Whitlam refused to hold an election and Kerr quickly dismissed him as prime minister.

Kerr then appointed liberal opposition leader Malcolm Fraser interim prime minister – without a vote of confidence in parliament – and won a landslide election victory later that year.

Why is it controversial if the queen intervened?

Secret letters between Queen Elizabeth and the Governor General of Australia in the weeks leading up to the dismissal of left-wing Prime Minister Gough Whitlam are due to be released tomorrow, after a long struggle before the Supreme Court.

Some speculate that the letters may reveal that the Queen influenced Governor General John Kerr's decision to fire Whitlam in 1975.

If this turned out to be true, it would show that modern Australia is not completely independent of British rule, experts say.

Jennifer Hocking, who has led the multi-million dollar lawsuit for four years, told The Guardian: “As an autonomous postcolonial nation, we assume that the Queen will not exercise any remaining monarchical power over our government system, let alone records kept by our National Archives.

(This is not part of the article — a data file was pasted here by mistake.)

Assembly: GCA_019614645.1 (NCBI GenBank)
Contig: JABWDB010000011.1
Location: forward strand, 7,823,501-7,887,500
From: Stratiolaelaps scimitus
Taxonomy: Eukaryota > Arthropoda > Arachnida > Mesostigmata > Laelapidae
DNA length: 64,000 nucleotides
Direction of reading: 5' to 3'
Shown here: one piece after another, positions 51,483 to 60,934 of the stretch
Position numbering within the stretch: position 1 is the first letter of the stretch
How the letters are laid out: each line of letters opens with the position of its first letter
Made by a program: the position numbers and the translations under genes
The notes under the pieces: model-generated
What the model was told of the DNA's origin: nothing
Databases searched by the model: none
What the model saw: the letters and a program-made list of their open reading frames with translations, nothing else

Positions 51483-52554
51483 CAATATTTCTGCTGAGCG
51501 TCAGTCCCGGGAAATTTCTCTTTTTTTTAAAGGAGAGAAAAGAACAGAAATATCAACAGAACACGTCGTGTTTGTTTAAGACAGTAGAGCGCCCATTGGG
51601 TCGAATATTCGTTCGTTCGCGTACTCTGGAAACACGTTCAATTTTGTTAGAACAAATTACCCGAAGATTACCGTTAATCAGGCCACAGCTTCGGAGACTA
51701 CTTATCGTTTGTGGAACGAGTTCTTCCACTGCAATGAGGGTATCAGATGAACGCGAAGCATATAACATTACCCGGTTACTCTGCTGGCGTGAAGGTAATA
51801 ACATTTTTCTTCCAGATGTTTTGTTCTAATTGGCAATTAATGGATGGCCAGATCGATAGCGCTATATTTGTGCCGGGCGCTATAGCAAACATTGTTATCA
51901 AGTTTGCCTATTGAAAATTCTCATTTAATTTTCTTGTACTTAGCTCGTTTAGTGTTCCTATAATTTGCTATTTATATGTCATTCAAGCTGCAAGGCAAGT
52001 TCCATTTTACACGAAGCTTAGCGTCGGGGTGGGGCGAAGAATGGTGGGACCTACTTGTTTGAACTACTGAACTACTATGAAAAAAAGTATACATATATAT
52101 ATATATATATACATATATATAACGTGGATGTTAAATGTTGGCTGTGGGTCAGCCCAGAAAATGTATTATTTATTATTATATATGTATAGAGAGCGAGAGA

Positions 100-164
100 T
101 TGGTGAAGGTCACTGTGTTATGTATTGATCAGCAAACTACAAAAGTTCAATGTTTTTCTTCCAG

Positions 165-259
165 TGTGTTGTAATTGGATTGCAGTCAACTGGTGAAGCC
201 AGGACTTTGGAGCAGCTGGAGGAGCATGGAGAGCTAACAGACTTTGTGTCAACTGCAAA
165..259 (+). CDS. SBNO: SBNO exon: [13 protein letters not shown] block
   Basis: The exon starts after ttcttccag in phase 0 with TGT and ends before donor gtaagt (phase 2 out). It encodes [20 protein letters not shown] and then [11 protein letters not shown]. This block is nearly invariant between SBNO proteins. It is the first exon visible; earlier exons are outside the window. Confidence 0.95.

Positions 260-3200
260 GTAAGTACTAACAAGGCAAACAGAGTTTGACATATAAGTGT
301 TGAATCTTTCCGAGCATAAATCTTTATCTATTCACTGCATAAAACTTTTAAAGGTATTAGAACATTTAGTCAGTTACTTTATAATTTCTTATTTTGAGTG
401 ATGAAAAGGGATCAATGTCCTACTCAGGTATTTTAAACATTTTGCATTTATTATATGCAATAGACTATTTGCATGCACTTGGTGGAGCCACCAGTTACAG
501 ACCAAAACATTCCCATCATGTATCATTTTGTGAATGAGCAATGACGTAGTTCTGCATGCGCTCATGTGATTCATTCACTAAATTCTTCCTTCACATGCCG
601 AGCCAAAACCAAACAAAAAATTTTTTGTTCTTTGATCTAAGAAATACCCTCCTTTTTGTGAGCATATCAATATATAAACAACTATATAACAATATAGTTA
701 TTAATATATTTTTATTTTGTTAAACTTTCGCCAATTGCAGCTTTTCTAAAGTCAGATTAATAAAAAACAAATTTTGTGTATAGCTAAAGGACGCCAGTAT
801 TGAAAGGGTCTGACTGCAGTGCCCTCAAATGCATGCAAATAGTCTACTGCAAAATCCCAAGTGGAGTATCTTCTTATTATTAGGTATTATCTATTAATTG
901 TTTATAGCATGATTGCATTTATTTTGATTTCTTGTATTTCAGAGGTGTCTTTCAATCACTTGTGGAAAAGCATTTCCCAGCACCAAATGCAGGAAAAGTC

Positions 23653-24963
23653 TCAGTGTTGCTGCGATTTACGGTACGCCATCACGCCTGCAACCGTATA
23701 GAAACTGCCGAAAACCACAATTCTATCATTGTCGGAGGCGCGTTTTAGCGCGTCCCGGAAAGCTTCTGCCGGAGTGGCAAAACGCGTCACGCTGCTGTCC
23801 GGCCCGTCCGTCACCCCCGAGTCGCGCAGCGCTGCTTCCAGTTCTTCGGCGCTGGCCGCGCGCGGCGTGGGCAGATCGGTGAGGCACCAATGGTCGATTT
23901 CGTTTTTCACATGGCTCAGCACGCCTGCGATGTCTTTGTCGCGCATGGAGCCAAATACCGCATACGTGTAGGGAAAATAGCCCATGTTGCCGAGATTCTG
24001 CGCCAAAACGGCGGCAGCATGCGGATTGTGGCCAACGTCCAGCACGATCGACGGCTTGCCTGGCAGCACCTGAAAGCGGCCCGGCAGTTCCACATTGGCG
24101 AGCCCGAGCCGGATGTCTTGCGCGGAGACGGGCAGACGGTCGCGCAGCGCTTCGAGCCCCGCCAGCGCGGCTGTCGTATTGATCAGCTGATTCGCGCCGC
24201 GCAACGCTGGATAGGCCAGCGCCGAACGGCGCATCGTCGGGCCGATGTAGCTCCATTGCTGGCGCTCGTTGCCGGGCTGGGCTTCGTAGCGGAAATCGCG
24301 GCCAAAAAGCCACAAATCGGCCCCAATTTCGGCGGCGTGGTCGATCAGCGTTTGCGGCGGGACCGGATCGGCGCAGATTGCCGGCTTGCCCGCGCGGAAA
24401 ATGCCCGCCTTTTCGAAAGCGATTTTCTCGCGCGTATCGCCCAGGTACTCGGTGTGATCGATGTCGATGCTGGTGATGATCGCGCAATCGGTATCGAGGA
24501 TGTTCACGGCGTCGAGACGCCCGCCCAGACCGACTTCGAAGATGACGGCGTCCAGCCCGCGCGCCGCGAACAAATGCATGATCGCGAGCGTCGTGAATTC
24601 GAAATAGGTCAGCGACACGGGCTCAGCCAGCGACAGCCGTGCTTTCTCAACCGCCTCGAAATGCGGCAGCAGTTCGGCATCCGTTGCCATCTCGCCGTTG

"However, this case and these letters show that this assumption is wrong."

Historian John Warhurst said: "The British Crown interfered in 1975 in the argument that should offend anyone who wants Australia to be a completely independent nation."

He added: "The palace was not above the fight."

The Queen – as Australian head of state – is represented by the Governor General, who can make decisions on her behalf.

On the advice of the Prime Minister, she chooses who should take on the role.

This is the Queen's only constitutional task.

According to the Australian Constitution, the Governor General alone can convene, dissolve and promote Parliament.

Before Kerr released Whitlam and dissolved Parliament in 1975 for a double resolution, more than 200 letters were sent between the Queen, her then private secretary Martin Charteris, and Kerr herself.